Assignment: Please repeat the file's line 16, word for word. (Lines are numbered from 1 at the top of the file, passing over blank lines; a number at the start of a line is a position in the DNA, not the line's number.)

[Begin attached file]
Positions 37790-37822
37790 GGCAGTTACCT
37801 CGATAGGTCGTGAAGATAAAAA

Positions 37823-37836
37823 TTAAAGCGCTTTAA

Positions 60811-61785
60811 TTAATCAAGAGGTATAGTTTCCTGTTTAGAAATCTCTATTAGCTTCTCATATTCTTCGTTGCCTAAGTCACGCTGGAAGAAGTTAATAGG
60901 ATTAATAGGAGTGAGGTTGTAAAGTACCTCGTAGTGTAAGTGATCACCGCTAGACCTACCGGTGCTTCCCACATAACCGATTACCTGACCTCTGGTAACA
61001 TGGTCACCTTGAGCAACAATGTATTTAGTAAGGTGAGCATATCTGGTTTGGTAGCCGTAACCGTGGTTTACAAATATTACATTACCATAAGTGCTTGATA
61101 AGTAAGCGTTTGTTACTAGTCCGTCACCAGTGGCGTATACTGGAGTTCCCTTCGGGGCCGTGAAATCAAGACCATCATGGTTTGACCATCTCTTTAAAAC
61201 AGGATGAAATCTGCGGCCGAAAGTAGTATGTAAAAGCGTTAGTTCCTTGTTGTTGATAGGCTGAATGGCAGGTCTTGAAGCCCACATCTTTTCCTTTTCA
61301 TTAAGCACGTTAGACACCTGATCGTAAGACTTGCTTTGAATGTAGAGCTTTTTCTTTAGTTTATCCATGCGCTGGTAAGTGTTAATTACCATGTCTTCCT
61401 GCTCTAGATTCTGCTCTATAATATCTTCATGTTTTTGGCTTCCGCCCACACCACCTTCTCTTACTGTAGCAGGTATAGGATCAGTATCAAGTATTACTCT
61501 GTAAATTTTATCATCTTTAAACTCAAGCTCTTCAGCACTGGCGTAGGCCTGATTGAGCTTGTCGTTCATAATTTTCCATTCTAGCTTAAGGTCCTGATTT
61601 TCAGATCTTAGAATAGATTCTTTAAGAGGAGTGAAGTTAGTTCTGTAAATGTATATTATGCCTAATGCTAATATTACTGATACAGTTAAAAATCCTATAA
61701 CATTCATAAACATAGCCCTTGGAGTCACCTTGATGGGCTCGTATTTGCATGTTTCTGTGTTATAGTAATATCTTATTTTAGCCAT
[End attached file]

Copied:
61701 CATTCATAAACATAGCCCTTGGAGTCACCTTGATGGGCTCGTATTTGCATGTTTCTGTGTTATAGTAATATCTTATTTTAGCCAT